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07/01/2011
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Adults have a robust approach to keeping children safe

A systematic approach to safeguarding protects children and reassures parents
Induction and support of new staff ensures consistent care for children
Active risk management helps children keep themselves safe
Ongoing training and development equips adults to safeguard children well

A systematic approach to safeguarding protects children and reassures parents

Child safety is a priority in well-organised settings. Policies and procedures are effective, and monitoring of practice is rigorous. Safe recruitment practices include thorough checks on the suitability of new staff. Adults are never left alone with children until these checks are satisfactorily completed. All adults are clear about their roles and responsibilities and confident in carrying them out, including working with other agencies to safeguard children. Concerns and complaints are investigated thoroughly and action is taken where needed to improve children’s safety. The certificate of registration is clearly displayed as required, showing parents the setting is registered and working within any conditions that have been set. The setting’s safeguarding policy and arrangements are shared with parents, reassuring them that their children are kept safe.

Induction and support of new staff ensures consistent care for children

New staff are supported to learn about how the setting runs, including a thorough understanding of its policies and procedures. Induction includes time to get to know the children and their individual physical and emotional needs, so children feel safe, comfortable and happy with the adults looking after them. Mentoring arrangements ensure staff are regularly observed in their work with children. Staff receive regular feedback and discuss their development and training needs, and these are acted on.

Active risk management helps children keep themselves safe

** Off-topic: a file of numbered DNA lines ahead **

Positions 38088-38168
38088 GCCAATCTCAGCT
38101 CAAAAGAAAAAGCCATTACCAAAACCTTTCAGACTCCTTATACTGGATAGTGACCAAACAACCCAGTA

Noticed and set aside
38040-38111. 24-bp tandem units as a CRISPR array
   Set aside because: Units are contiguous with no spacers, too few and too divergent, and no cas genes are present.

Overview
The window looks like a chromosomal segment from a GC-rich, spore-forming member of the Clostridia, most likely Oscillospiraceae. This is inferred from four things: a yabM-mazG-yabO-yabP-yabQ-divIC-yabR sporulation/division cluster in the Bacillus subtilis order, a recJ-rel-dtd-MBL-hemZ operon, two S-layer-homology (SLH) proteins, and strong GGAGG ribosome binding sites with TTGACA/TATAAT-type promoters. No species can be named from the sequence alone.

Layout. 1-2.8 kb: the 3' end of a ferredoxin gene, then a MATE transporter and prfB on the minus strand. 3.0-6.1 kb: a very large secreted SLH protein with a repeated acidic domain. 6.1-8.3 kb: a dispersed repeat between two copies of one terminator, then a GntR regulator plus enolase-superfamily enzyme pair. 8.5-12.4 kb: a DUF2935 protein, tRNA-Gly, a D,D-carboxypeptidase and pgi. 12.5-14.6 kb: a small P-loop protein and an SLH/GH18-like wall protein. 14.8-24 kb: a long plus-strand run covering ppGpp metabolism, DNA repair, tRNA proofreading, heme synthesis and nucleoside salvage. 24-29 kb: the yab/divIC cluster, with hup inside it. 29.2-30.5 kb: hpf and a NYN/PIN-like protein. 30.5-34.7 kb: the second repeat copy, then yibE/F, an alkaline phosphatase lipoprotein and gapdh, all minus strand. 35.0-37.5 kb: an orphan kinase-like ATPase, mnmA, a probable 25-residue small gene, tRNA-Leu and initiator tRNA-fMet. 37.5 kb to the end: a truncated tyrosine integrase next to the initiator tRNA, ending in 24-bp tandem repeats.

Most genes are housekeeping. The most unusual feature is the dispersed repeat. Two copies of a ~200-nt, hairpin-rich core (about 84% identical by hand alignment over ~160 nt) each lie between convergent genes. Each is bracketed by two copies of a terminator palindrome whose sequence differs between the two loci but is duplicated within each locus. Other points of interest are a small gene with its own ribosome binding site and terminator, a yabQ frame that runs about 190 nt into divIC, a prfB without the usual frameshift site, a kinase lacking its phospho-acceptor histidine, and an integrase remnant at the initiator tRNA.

In well-organised settings providers are careful in assessing potential risk and taking effective steps to prevent accidents while allowing children freedom to discover and learn safely. Adults are vigilant in enabling children to learn how to keep themselves safe, on trips and visits outside as well as within the setting.

An inspector said: ‘Staff remind children of safety rules and use innovative ways to explain safe practices, such as asking a child to demonstrate how high children may climb up the ladder bars.’ (pre-school)

Children said:
‘You have to wash your hands, 'cos there's germs, if you swallow them they could kill you. '

'You must not play about with the knives and forks at the dinner table, it might poke you in the eye.’

‘We don't take our shoes off in case there is any glass.’

‘We have to leave all the toys and get out quickly so that the fire does not burn us.’ [children learning what to do in case of fire]

‘We stay in this playground and can go as far as the grass triangle.’

‘You can't go too high on the swing because of the littler ones.’

Ongoing training and development equips adults to safeguard children well

Well-organised settings have an active training and development programme for all staff, including those that have been in the setting for some time. This ensures adults have the up-to-date qualifications and skills needed to provide for the particular needs of children attending. Often, more adults are trained than the minimum required in areas such as child protection and first aid for babies and young children. The training ensures adults are able to respond with confidence and knowledge to child protection concerns.

An inspector said: ‘Staff are qualified, enthusiastic and extremely competent. They regularly undertake short training courses on topics such as “respect and dignity”, food hygiene and the Early Years Foundation Stage (EYFS) briefings, so children are cared for by informed and knowledgeable practitioners.’ (nursery centre)